Hey! Just started working with Pylons in conjunction with SQLAlchemy, and my model looks something like this:

from sqlalchemy import Column
from sqlalchemy.types import Integer, String

from helloworld.model.meta import Base

class Person(Base):
    __tablename__ = "person"

    id = Column(Integer, primary_key=True)
    name = Column(String(100))
    email = Column(String(100))

    def __init__(self, name='', email=''):
        self.name = name
        self.email = email

    def __repr__(self):
        return "<Person('%s')" % self.name

To avoid sqlite reusing id's that might have been deleted, I want to add AUTOINCREMENT to the column "id". I've looked through the documentation for sqlalchemy and saw that the sqlite_autoincrement can be issued. An example where this attribute is given can be found here.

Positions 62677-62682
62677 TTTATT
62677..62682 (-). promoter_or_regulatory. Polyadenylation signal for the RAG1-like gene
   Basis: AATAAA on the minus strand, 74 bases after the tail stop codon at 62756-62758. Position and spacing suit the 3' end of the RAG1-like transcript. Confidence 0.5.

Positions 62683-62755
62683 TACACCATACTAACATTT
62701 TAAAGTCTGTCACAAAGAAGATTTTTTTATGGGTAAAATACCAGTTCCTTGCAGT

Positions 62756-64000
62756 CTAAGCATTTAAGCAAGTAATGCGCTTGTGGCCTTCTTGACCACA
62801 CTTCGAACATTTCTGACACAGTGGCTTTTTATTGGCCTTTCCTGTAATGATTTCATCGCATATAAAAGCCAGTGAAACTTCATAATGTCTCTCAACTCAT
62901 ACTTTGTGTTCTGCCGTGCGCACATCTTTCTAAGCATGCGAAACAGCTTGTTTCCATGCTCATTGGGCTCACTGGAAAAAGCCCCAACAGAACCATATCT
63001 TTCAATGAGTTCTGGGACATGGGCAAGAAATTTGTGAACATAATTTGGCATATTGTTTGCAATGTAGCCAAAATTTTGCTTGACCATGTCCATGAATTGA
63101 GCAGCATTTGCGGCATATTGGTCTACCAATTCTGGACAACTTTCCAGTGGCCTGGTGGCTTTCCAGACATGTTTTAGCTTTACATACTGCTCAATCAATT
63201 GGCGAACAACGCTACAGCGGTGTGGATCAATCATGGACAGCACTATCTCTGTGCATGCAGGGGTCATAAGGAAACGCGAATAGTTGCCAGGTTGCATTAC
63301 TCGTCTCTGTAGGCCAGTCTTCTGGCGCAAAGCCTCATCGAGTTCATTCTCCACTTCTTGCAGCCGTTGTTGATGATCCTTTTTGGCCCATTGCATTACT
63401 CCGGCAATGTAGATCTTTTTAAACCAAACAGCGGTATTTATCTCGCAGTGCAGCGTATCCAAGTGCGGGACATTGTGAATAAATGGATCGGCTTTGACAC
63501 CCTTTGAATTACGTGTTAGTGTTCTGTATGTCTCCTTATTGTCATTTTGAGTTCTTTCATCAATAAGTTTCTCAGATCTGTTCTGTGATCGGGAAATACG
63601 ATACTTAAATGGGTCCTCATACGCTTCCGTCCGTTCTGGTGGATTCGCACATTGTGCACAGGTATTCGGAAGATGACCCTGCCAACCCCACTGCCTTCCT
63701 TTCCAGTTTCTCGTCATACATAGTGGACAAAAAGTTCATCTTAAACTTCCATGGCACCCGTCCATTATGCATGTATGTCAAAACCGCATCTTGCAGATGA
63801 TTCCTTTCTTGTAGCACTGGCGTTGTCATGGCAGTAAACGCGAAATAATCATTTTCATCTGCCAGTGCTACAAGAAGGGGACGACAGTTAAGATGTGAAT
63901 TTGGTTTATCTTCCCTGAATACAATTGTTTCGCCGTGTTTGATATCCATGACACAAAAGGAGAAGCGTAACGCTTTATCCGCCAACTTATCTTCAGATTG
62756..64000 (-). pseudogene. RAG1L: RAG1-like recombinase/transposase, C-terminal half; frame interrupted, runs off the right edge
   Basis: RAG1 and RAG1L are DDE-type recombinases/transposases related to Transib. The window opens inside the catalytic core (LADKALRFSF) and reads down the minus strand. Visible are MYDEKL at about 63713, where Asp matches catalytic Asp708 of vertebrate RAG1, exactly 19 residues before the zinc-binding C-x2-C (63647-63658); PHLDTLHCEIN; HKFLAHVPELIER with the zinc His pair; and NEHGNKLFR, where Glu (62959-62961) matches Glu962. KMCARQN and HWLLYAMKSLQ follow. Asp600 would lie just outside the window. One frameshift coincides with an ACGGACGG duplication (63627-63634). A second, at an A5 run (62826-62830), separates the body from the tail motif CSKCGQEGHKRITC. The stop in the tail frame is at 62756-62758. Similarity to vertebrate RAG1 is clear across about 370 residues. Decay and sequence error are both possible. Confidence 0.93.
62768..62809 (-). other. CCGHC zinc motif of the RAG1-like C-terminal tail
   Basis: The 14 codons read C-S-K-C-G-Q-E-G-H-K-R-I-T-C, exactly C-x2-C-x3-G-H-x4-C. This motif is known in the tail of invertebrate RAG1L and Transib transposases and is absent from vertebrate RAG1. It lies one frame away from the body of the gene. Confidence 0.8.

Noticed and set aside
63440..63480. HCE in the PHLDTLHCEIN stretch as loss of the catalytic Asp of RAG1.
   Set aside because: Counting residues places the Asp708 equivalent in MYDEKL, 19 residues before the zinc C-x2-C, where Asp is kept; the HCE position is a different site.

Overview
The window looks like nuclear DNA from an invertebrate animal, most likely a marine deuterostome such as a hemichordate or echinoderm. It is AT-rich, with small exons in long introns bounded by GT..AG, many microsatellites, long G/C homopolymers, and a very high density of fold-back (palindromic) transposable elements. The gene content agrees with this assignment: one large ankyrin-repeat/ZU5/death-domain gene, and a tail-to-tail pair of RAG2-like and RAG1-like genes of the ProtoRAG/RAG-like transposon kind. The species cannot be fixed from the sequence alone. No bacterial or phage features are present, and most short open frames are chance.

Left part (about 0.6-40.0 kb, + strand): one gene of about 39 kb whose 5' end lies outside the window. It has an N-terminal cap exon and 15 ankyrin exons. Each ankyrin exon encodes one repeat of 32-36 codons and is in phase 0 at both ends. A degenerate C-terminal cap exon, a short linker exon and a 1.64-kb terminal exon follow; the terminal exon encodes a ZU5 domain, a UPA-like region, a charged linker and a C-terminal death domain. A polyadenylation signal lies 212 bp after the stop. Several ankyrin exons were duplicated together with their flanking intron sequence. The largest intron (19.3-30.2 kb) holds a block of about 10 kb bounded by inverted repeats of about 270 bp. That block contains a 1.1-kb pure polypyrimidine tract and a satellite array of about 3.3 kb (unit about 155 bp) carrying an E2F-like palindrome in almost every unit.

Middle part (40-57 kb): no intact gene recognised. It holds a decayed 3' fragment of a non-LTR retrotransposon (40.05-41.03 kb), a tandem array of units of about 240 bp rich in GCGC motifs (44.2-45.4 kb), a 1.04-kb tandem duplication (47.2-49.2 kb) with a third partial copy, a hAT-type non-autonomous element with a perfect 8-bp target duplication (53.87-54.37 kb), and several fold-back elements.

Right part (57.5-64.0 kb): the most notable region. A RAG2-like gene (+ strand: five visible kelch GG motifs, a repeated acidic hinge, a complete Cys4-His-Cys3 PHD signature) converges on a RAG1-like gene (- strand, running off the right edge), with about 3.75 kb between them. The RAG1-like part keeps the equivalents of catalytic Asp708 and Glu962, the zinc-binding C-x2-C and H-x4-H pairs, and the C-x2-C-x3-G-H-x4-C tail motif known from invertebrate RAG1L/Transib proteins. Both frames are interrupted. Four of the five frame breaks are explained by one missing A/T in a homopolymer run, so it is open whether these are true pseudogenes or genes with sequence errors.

sqlite_autoincrement seems though to be issued when creating the table itself, and I just wondered how it can be supplied when using a declarative style of the model such as mine.


Try including a __table_args__ attribute with the arguments you would pass to Table constructors in the traditional (non-declarative) data definition style, e.g.:

class Person(Base):
    __tablename__ = "person"
    __table_args__ = {'sqlite_autoincrement': True}

If you have to include several arguments, use this form instead (dict has to be last):

__table_args__ = (
    # ...
    {'sqlite_autoincrement': True}

From the Table configuration section of the Declarative SQLAlchemy documentation:

Table arguments other than the name, metadata, and mapped Column arguments are specified using the __table_args__ class attribute. This attribute accommodates both positional as well as keyword arguments that are normally sent to the Table constructor.

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